Semantic note: many define a curve to be a parametrized path so that {x=cost,y=sint} is a curve, but x2+y2=1 is a path.

Last edited:
Thanks for the reply.

I am pretty sure I understand the basic definition of a path. Where I am running into trouble is I thought that the ambient coordinates consist of s coordinates and the local coordinates consist of n coordinates where s = n +1. Basically the manifold is embedded into a one higher dimension. However, in that example (e) they assign xj based off of if i = j, however I thought that j > i since there are more y coordinates then x coordinates. Therefore how can you compare the two and make a Kronecker delta which I thought was supposed to be a square matrix.

Domisterwoozy said:
Thanks for the reply.

I am pretty sure I understand the basic definition of a path. Where I am running into trouble is I thought that the ambient coordinates consist of s coordinates and the local coordinates consist of n coordinates where s = n +1. Basically the manifold is embedded into a one higher dimension. However, in that example (e) they assign xj based off of if i = j, however I thought that j > i since there are more y coordinates then x coordinates. Therefore how can you compare the two and make a Kronecker delta which I thought was supposed to be a square matrix.

i,j are just indices which he uses for both local and ambient coordinates, so whether they run from 1...n or 1...s depends on whether local or ambient coordinates are being indexed (I think). So in 3.4e the Kronecker delta indices run from 1...n, the dimension of the manifold, not the ambient space.

Last edited:

## 1. What is the concept of General Relativity math?

General Relativity math is a mathematical framework developed by Albert Einstein to explain the effects of gravity on the curvature of space and time. It is based on the principle that the laws of physics should be the same for all observers, regardless of their relative motion.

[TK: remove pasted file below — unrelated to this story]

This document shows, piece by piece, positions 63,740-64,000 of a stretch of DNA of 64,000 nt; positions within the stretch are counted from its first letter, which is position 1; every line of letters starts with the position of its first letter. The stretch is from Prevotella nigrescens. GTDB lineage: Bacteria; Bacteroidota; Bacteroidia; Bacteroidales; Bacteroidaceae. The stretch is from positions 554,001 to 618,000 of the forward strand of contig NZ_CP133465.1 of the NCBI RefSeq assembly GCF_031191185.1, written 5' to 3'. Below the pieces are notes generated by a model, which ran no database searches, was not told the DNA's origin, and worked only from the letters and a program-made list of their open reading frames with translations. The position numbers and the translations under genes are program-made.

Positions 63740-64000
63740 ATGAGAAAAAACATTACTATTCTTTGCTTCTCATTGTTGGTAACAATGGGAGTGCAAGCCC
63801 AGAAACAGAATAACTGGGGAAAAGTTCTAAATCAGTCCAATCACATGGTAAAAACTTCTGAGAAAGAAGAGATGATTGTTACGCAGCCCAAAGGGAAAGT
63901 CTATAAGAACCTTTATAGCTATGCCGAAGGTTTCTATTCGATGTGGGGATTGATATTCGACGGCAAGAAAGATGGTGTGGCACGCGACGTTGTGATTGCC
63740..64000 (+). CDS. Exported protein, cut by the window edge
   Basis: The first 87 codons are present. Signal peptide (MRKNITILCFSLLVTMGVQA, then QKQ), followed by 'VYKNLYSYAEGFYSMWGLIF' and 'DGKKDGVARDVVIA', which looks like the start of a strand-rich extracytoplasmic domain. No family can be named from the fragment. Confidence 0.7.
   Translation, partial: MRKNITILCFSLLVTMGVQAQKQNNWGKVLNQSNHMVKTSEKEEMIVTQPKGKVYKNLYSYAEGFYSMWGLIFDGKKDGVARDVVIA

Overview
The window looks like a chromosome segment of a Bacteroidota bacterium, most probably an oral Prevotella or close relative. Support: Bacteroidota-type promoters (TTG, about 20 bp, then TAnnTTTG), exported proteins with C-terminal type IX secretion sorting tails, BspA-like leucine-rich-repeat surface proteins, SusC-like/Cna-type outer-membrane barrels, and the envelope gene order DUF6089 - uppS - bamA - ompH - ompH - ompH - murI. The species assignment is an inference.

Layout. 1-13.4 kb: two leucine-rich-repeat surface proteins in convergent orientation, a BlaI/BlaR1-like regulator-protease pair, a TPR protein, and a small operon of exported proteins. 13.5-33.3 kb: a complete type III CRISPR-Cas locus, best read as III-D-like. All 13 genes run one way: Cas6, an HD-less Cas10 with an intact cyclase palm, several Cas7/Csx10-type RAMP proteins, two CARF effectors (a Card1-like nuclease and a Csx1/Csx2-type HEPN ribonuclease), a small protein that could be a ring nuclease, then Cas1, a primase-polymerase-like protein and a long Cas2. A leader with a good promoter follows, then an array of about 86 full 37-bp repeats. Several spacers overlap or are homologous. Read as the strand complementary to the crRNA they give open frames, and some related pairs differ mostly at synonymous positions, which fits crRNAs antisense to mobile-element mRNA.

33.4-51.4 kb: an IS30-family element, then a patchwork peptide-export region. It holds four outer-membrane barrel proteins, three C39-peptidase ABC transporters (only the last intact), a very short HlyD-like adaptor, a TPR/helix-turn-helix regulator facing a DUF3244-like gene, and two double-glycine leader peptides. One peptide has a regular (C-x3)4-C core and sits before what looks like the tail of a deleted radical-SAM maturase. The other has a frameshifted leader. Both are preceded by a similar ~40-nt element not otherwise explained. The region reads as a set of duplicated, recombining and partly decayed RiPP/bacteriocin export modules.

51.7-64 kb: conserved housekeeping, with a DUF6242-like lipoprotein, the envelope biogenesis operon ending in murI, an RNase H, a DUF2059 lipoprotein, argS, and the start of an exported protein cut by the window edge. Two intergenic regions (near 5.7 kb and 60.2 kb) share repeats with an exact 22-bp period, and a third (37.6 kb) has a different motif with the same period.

## 2. How is General Relativity math different from Newton's laws of gravity?

Unlike Newton's laws which describe gravity as a force between masses, General Relativity math explains gravity as a result of the curvature of space and time caused by the presence of mass and energy. It also predicts more accurate results in extreme conditions such as near black holes or during the early stages of the universe.

## 3. What are tangent vectors on manifolds?

Tangent vectors on manifolds are mathematical objects that represent the direction and magnitude of change at a specific point on a curved surface. In General Relativity, they are used to describe the motion of particles and the flow of energy in a curved spacetime.

## 4. How is the curvature of spacetime measured in General Relativity?

The curvature of spacetime is measured using the mathematical tool of tensors, specifically the Riemann curvature tensor. This tensor describes how the curvature of space and time changes depending on the distribution of mass and energy in the universe.

## 5. What are some real-world applications of General Relativity math?

General Relativity math has been used to accurately predict phenomena such as the bending of light near massive objects, the existence of gravitational waves, and the expanding universe. It also has practical applications in technologies such as GPS systems and space travel.

Replies
7
Views
1K
Replies
8
Views
2K
Replies
4
Views
1K
Replies
20
Views
1K
Replies
63
Views
4K
Replies
3
Views
1K
Replies
21
Views
1K
Replies
73
Views
2K
Replies
5
Views
1K
Replies
83
Views
5K